Last time we saw Takumi was in 2011, when we were a 'host family' and he stayed in our home to get a sense of living with an English family. We weren’t really in a position to travel much at the time, so thought it would be a great experience to bring the world to us. Within a five year period we hosted thirty-seven people from fifteen different countries, and Takumi was our first Japanese guest. He was only twenty at the time, fairly quiet, and a massive Arsenal football club fan - As I recall, he had a whole suitcase full of Arsenal paraphenalia to take back home. Takumi and I have loosely kept in touch via Facebook, and it was great to have him show us around Tokyo for a couple of days. He is more of a country boy and not the biggest fan of Tokyo, so we are even more grateful for his time!
Our first day saw us visit Senso -Ji Temple: Greeted first by the massive red 'Thunder Gate' there was then a long walkway of stalls selling anything from chopsticks to kimonos. It was heaving.
Once we had navigated our way through the crowds the majestic site of the temple presented itself. There was a smoking-stone-incense-bowl where according to legend, if you want yourself in the smoke your dreams will come true. I got the feeling there were many ways one could enhance their fortunes, if they were so inclined!
We left via the back road which was far more bearable, and headed to the world's tallest free-standing tower: the Tokyo Skytree. It was so busy we had to grab a voucher that would enable us to return in three hours to purchase a ticket! No problem, it was lunchtime!
The wait was well worth it, and we spent some time looking down from 350 metres above the city. Even the most buzzing city can look peaceful from above.
Today, March 31st was one of those very special days, that even at 2.30am my mind is still buzzing with thoughts and memories that I am sure will last a lifetime.
We met Takumi at 10am and headed for Rikugien Gardens in Komegome, and were surprised by the orderly queue that had formed around an outside wall...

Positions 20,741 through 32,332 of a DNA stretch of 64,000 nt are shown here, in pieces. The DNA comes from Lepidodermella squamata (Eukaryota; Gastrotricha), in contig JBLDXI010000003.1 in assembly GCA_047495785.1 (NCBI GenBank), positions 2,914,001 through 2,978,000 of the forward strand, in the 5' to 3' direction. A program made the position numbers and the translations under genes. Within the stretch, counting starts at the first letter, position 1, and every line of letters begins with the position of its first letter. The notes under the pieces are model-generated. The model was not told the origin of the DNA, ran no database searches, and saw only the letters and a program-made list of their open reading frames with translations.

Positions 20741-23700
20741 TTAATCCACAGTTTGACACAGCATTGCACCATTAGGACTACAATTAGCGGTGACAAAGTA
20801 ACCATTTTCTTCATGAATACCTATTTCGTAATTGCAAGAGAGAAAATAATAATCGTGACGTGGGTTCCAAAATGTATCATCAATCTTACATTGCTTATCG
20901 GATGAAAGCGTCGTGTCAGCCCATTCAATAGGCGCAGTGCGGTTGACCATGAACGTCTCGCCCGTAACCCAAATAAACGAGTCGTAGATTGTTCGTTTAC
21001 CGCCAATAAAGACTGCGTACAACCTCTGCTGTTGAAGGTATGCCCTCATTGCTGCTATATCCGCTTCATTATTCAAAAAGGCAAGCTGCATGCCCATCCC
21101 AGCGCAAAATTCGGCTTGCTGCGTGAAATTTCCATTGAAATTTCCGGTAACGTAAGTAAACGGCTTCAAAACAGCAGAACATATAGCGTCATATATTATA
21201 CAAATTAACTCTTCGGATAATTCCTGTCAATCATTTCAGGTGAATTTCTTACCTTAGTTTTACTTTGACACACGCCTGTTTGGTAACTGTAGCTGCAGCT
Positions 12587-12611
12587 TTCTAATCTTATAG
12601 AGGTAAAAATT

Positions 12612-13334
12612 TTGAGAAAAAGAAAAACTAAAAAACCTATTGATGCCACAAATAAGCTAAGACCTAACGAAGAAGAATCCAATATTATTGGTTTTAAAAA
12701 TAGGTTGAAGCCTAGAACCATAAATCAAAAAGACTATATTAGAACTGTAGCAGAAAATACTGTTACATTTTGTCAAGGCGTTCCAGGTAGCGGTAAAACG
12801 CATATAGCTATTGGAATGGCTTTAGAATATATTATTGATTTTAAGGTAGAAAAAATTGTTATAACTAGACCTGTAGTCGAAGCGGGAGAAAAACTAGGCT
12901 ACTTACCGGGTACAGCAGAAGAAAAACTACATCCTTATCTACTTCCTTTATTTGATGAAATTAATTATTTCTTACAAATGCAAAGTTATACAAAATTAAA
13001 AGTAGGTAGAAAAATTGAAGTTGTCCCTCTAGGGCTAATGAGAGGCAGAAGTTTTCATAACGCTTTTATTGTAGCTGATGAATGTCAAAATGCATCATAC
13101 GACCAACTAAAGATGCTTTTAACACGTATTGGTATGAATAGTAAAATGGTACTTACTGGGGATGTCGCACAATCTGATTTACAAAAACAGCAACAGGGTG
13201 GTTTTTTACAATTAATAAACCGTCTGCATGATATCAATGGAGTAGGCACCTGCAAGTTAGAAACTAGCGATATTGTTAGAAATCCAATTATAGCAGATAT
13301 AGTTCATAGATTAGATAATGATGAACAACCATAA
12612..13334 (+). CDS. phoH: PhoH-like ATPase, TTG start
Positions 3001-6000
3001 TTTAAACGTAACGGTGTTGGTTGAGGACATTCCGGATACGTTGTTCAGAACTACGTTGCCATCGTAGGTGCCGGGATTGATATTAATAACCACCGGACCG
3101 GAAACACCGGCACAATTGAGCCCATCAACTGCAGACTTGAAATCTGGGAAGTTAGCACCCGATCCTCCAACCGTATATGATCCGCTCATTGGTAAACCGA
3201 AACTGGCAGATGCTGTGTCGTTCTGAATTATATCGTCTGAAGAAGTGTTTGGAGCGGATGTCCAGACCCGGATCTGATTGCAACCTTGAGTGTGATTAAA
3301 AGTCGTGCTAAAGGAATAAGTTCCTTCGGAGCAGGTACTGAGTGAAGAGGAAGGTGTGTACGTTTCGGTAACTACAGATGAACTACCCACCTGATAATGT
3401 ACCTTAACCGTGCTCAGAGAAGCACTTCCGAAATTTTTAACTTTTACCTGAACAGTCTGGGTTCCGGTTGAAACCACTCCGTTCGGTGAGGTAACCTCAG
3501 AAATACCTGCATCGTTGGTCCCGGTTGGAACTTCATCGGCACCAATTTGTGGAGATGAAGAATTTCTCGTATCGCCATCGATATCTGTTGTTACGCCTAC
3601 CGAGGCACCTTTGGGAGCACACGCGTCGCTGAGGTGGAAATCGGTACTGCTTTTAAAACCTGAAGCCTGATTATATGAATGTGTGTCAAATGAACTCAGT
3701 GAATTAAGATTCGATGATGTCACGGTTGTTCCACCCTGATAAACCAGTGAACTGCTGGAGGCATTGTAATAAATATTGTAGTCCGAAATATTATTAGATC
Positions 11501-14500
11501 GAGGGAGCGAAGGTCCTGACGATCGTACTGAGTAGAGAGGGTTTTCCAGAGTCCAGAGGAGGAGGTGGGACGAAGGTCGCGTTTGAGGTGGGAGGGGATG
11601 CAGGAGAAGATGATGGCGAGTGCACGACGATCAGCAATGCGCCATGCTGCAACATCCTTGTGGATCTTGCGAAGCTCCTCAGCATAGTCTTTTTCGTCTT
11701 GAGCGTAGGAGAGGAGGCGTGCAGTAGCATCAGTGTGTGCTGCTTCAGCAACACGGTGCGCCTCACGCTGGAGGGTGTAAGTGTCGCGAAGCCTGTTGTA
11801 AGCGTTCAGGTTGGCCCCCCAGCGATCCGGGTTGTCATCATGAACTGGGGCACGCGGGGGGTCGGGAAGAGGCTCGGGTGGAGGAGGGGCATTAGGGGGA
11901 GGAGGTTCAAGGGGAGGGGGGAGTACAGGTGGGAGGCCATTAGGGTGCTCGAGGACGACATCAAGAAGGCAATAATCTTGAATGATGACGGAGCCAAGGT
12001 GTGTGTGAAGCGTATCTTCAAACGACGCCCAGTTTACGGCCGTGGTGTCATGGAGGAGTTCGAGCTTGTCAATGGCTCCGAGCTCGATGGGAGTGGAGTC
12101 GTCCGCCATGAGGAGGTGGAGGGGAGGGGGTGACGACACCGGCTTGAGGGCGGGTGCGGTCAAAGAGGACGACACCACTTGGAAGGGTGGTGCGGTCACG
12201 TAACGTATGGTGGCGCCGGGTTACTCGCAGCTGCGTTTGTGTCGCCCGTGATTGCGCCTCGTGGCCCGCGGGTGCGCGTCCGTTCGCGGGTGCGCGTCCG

Before leaving London I conceived an idea for a photographic feature and got a load of model release forms together. Takumi thought this place may offer the right kind of setting, as the series is based around the art of cherry blossom viewing, so a full bloom was hoped for. Ueno Park has a lot of trees, but attracts thousands of tourists a day and the trees are obscured by some ugly fencing.
Rikugien was a gem of a park, full of well-dressed Japanese pensioners and a huge and amazing cherry blossom tree. Of course it was surrounded by people and park-guides keeping the path clear. Executing my idea was looking tricky, as we prepared to leave.
As is the Japanese way, it's not always easy to gauge enthusiasm or to know if someone has had enough. I had asked a lot of Takumi by enlisting him to translate my idea to strangers and asking them to sign a model release form for me. I was very happy when he said I have another idea, and suggested an alternative location about twenty minutes away.
We entered Yoyogi Park and walked up the main boulevard. Ahead of us I could see a canopy of light-pink fluffiness. I was optimistic. Clusters of blossom trees were divided by a busy pathway, and as far as the eye could see were groups of friends and family sitting, chatting eating and building up for a great afternoon of Hanami.